President Donald Trump has reassured Japan’s leader that the US will defend its close ally after meeting him with a hug at the White House.
The president said on Friday after meeting Prime Minister Shinzo Abe that he wants to bring the post-Second World War alliance with Japan “even closer”.
He has recently also patched up ties with China and together the pronouncements illustrate a shift to a more mainstream stance on policy towards Asia.
While such statements are ritual after these types of meetings, from Mr Trump they are sure to calm anxieties that he has stoked by demanding that America’s partners pay more for their own defence.
Mr Abe, a nationalist adept at forging relationships with self-styled strongmen overseas, was the only world leader to meet the Republican before his inauguration. He is now the second to do so since he took office.
Flattering the billionaire businessman, Mr Abe said he would welcome the United States becoming “even greater”.
He also invited Mr Trump to visit Japan this year and the president accepted, according to a joint statement.
Other leaders of America’s closest neighbours and allies, such as Mexico, Britain and Australia, have been singed by their encounters with Mr Trump. But the appearances here were positive.
After a working lunch on economic issues, the two boarded Air Force One with their wives for a trip to Mr Trump’s Mar-a-Lago Club in Florida. The pair are scheduled to play golf.
Their Oval Office meeting came hours after Mr Trump reaffirmed Washington’s long-standing “one China” policy in a call with Chinese President Xi Jinping.
That statement will similarly ease anxieties in East Asia after earlier suggestions that Mr Trump might use Taiwan as leverage in trade, security and other negotiations.
Although Japan is a historic rival of China, Mr Trump said that his long and “warm” conversation with Mr Xi was good for Tokyo.
“I believe that will all work out very well for everybody, China, Japan, the United States and everybody in the region,” he said at a joint news conference with Mr Abe.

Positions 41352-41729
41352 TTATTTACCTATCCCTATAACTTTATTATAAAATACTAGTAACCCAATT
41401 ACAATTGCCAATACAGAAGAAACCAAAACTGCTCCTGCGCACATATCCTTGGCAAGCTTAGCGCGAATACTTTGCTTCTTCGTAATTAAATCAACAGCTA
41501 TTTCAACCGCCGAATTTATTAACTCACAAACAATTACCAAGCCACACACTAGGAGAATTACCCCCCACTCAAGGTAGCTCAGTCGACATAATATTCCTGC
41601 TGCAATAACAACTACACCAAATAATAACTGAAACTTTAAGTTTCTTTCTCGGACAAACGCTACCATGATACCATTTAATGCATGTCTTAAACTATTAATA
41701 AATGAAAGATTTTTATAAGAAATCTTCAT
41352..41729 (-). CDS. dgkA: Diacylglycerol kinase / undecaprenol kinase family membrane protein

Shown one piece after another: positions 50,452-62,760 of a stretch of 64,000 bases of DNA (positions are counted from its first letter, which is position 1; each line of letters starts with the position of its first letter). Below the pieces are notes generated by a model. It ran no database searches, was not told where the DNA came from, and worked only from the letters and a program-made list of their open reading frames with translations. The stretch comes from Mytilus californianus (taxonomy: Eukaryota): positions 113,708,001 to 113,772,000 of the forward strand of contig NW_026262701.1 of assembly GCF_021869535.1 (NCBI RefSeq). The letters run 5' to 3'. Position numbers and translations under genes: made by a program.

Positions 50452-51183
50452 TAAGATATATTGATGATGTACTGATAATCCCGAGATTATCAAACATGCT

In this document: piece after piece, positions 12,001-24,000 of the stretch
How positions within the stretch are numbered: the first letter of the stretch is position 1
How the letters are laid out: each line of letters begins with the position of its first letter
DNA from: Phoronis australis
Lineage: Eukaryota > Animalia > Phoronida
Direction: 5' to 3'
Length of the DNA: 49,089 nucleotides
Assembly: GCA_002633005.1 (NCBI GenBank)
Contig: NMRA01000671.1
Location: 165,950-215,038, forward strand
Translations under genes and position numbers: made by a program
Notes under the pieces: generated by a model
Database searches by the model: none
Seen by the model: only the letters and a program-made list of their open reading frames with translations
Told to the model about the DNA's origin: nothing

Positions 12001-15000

Stepping carefully into Japan’s longstanding territorial dispute with China over uninhabited islands in the East China Sea, Mr Trump said the US is committed to the security of Japan and all areas under its administrative control.
The implication was that the US-Japan defence treaty covers the disputed islands, which Japan calls the Senkaku but China the Diaoyu.
Beijing opposes such statements, but Mr Trump’s wording allowed for some diplomatic wiggle room. The joint statement released later was more explicit in spelling out the US commitment.
Mr Trump thanked Japan for hosting nearly 50,000 American troops, which also serve as a counterweight to China’s increased regional influence.
He said freedom of navigation and dealing with North Korea’s missile and nuclear threats are a “very high priority”.
There was less agreement on economics.
One of Trump’s first actions as president was to withdraw the US from a 12-nation, trans-Pacific trade agreement that was negotiated by the previous administration and strongly supported by Tokyo.
Diverting from his stance that the Trans-Pacific Partnership is bad for America, Mr Abe stressed the importance of a “free and fair common set of rules” for trade among the world’s most dynamic economies.
“That was the purpose of TPP. That importance has not changed,” he said through an interpreter.
Both leaders held out the possibility of a future bilateral US-Japanese deal.